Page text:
Mad Men: The Medium is the Message

Yes, I’m talking about Mad Men again.  And it’s not even on the air right now.  But my friend Jason Mitchell tweeted an article by the New York Review of Books and I felt the need to respond.  Because the author seemed to miss one of the most brilliant parts of the show, even as he wrote about it painstakingly for three pages.  You can read it in its entirety here (note: there are general spoilers) but here’s the part that made me shake my head in disbelief:

The problem with Mad Men is that it suffers from a hypocrisy of its own. As the camera glides over Joan’s gigantic bust and hourglass hips, as it languorously follows the swirls of cigarette smoke toward the ceiling, as the clinking of ice in the glass of someone’s midday Canadian Club is lovingly enhanced, you can’t help thinking that the creators of this show are indulging in a kind of dramatic having your cake and eating it, too: even as it invites us to be shocked by what it’s showing us (a scene people love to talk about is one in which a hugely pregnant Betty lights up a cigarette in a car), it keeps eroticizing what it’s showing us, too. For a drama (or book, or whatever) to invite an audience to feel superior to a less enlightened era even as it teases the regressive urges behind the behaviors associated with that era strikes me as the worst possible offense that can be committed in a creative work set in the past: it’s simultaneously contemptuous and pandering.

Oh, Daniel Mendelsohn.  Yes. You are correct.  Mad Men is trying to do two things at once:  It is trying to expose the shadow side of life in the 1960’s, and it is trying to do so within the slick and image-conscious aesthetic of advertising.  But honey, this is not sloppy.  It is attempting to do exactly what you said- invite us to be shocked by what it’s showing us, and eroticize it, too.  But this is on purpose, and it is one of the main reasons the show is so brilliant.  The characters are living imperfect, often repulsive, lives.  But they look soooo pretty that we almost —almost— forget.  (Maybe this is why the characters have to be so repulsive.  Otherwise, we’d be sure to forget.)  The viewer is thrown into the deep end and forced to experience two incredibly conflicting questions.  Do we loathe these repulsive people who smoke while pregnant and crack racist jokes, or do we appreciate them (and want to emulate them, even) for their dapper style and cool charm?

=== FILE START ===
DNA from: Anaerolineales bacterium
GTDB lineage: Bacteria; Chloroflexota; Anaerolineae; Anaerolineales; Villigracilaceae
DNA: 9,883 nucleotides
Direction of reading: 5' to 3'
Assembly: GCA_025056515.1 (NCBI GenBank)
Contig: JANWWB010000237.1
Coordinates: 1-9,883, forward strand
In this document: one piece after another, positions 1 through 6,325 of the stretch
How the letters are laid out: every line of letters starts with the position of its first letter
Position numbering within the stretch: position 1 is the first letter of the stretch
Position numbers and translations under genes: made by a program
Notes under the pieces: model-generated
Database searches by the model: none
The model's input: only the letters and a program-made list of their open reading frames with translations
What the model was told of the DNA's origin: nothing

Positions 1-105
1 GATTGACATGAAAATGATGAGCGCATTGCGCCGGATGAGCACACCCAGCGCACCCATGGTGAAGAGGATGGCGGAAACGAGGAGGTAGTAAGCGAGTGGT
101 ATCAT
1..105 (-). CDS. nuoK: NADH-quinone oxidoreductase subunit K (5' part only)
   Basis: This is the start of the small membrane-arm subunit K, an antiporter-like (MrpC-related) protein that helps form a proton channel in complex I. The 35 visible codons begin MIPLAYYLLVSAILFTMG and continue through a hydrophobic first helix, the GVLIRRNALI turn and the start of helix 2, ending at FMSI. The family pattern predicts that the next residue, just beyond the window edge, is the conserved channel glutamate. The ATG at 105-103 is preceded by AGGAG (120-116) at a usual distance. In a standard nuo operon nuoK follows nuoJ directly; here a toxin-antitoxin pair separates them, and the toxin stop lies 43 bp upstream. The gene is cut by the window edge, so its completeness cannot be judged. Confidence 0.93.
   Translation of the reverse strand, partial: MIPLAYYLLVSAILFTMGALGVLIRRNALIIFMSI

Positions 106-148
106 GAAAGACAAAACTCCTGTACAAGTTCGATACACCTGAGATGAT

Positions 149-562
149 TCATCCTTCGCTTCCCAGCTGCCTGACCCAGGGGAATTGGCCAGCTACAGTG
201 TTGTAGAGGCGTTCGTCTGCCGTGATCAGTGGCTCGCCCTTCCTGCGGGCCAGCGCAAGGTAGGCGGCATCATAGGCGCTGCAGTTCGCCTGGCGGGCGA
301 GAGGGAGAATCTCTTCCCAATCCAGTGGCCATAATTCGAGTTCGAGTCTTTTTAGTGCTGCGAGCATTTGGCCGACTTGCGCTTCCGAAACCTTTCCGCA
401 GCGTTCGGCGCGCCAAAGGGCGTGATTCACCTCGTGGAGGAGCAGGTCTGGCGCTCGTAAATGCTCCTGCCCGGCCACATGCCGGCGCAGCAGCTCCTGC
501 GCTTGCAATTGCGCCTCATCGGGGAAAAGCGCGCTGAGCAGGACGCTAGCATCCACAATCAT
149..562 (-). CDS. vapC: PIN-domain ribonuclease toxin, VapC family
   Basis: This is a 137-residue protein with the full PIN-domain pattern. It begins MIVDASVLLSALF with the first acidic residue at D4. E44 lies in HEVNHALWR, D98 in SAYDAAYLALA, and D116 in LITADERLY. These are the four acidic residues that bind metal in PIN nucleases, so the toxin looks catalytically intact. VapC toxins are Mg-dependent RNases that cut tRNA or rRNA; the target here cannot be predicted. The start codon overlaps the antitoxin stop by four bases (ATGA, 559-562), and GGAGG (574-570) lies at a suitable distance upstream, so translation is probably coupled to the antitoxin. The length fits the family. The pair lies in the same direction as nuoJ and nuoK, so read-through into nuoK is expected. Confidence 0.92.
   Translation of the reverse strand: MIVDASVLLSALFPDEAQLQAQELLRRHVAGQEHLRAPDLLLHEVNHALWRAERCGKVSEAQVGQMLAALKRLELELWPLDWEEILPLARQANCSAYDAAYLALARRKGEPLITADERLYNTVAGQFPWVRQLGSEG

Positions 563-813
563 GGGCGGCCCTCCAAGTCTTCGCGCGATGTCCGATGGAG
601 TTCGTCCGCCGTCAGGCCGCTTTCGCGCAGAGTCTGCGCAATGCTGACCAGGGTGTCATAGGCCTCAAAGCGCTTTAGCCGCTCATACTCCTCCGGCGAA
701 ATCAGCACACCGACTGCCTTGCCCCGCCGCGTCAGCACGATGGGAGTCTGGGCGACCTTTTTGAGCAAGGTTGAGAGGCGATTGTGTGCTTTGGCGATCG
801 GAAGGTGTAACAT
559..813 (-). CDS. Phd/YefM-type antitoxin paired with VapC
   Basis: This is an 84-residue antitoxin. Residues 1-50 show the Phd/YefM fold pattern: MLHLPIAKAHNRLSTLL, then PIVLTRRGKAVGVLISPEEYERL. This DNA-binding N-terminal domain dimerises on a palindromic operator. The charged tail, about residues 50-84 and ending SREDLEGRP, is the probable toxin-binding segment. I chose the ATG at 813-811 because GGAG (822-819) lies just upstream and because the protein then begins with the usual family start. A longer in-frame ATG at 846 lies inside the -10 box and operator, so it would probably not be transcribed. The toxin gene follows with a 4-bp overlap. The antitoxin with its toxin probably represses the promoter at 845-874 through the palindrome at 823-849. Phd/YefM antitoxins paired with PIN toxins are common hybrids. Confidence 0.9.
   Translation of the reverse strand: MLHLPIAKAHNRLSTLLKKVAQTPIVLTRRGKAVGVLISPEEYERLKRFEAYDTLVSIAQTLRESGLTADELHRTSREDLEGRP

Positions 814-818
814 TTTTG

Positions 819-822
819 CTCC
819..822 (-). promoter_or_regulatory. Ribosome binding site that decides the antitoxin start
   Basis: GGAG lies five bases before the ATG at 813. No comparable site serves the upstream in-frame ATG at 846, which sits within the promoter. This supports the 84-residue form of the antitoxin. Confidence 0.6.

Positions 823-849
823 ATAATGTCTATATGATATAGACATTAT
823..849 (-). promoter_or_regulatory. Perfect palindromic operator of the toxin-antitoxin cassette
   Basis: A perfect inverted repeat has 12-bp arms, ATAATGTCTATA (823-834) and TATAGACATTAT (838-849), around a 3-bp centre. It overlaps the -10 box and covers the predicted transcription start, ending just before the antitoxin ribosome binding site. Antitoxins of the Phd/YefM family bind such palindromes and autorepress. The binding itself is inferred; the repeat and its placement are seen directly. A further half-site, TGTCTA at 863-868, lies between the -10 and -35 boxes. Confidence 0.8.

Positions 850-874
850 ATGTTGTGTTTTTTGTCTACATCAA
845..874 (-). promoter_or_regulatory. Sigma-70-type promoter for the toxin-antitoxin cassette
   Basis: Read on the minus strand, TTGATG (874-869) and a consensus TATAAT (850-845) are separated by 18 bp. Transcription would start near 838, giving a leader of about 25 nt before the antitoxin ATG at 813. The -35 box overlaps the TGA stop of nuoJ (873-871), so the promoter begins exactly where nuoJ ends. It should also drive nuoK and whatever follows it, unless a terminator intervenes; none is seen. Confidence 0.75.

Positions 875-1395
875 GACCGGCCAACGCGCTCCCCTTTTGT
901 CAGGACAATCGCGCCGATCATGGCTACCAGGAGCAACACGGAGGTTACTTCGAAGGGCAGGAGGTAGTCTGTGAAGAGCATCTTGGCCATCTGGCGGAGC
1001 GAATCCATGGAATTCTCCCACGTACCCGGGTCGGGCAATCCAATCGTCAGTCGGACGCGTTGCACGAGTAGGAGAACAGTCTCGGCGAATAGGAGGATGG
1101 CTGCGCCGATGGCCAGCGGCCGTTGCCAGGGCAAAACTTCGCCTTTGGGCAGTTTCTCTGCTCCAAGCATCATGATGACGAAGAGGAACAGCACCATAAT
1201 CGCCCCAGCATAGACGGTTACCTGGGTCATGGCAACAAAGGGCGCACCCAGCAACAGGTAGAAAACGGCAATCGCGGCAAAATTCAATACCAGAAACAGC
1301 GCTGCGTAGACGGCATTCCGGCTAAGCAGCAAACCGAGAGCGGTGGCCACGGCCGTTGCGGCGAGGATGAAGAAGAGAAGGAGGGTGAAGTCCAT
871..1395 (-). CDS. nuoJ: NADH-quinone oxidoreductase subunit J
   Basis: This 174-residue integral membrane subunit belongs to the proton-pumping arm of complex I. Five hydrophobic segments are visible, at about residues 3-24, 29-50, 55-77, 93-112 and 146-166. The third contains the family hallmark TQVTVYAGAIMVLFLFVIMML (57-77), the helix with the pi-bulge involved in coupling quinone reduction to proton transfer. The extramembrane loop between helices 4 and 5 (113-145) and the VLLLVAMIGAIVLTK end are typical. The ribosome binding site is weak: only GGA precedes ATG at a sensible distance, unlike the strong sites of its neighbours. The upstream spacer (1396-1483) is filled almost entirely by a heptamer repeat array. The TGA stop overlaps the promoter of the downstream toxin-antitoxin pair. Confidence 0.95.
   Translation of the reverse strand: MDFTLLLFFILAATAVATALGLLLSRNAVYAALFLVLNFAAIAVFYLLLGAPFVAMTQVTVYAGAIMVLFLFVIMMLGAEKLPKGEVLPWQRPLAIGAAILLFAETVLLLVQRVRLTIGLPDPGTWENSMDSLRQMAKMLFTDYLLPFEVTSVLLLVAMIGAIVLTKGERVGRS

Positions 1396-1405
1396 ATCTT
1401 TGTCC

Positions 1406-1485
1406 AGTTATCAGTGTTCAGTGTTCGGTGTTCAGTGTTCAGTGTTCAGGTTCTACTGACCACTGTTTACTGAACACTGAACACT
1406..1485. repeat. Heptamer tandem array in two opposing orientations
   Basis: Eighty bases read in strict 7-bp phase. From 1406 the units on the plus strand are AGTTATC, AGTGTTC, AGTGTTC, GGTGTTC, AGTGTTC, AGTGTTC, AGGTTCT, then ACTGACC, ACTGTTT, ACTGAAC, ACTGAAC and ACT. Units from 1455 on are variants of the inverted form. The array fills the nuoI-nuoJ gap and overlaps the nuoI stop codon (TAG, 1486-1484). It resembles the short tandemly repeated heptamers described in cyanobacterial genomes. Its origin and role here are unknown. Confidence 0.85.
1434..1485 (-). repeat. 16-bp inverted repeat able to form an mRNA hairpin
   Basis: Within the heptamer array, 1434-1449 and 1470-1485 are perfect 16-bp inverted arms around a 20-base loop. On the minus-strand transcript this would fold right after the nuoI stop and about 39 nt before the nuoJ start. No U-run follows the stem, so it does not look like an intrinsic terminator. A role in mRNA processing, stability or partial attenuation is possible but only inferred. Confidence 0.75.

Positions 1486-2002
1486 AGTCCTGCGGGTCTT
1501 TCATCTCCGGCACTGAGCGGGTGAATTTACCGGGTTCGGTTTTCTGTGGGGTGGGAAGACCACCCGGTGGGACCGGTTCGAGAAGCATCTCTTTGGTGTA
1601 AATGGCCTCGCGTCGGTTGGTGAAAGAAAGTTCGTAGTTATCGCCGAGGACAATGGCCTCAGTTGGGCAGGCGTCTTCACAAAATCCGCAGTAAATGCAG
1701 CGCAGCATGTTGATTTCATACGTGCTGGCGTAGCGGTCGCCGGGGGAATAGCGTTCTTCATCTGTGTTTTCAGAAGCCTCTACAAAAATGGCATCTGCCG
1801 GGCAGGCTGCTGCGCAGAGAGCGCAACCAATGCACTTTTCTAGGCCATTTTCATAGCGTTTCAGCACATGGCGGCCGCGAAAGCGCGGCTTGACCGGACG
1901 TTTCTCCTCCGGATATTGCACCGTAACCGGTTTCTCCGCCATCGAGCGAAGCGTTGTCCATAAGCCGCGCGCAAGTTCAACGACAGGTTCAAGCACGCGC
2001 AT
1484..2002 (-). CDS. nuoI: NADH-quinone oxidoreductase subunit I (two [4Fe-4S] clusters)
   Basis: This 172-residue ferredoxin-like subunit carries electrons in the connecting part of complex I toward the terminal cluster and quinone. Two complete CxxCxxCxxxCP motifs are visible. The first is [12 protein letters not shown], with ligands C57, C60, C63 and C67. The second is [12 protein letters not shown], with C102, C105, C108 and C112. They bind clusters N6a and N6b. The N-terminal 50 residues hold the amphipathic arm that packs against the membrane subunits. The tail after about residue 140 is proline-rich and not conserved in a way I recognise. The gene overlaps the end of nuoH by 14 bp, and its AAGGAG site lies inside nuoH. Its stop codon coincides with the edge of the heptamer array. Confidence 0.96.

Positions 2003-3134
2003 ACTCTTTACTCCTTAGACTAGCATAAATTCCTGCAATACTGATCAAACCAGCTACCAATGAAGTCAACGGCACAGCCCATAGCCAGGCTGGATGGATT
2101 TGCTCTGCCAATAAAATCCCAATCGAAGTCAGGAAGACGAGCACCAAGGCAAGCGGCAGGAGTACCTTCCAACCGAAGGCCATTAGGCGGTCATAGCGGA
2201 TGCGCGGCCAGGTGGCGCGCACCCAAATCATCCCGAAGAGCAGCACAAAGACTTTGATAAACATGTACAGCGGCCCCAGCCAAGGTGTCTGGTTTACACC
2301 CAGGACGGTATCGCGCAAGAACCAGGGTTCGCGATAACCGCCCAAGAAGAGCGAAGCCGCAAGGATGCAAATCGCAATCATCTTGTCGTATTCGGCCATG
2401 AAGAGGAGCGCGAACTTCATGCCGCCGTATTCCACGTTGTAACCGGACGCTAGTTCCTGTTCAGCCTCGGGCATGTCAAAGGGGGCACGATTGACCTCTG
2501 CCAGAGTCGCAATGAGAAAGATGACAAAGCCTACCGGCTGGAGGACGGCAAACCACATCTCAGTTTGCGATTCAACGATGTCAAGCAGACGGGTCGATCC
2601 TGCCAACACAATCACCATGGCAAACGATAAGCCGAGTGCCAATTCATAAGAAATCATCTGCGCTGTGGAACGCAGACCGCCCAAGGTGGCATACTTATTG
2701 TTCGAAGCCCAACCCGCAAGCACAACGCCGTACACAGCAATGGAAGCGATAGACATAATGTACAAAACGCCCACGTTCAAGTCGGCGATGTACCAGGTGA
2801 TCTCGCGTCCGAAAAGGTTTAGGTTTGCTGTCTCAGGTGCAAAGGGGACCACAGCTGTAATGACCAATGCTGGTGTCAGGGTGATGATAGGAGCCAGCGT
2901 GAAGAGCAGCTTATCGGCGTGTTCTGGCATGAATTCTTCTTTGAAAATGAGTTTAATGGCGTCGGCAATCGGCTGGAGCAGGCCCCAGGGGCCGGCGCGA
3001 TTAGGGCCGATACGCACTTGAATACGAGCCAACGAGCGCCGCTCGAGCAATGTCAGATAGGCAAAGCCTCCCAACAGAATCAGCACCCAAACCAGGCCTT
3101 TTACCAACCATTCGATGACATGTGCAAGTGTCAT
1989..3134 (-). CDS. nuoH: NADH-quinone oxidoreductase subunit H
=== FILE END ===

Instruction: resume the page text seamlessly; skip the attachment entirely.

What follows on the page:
This is not contemptuous and pandering.  This is the way our culture IS.  Exhibit A:  Britney Spears.  Do we loathe the mother who can’t strap her child in a carseat or seem to get her act together, or do we appreciate the performer who can mesmerize an entire live audience better than just about anyone?

The 1960’s setting of Mad Men is a great part of the show’s appeal, certainly.  But one of the most powerfully subversive things it does is provide us a cushion of time and space from the present so that we don’t realize it’s exposing exactly what’s wrong with US, right now.  We are the people in the office.  We are the people in those relationships.  We are the people who buy magazines and watch television shows that allow us to peer into celebrities’  lives with a mixture of disgust and desire.  It’s a terrible side of humanity, really.  It’s everything that gets manipulated in advertising when we attempt to falsely bridge a world between reality and the image we want of ourselves.  It’s a disaster.  And Mad Men is the most brilliant show that has ever been written to expose it.  And they do it by placing stories of racist misogynistic people in impeccably decorated rooms and mesmerizing camera angles.  The medium IS the message, Daniel.  DUH.

4 Comments

  1. kristi bennettFebruary 8, 2011 at 2:52 pm

    i LOVE this response! brilliant. i love mad men too, but i have a love/hate relationship with it. and even though i haven’t thought about it nearly as much as you have, this explains why just about every episode i’ve watched at the end i feel angsty, repulsed, and often say “i give up. i don’t want to watch this show anymore.”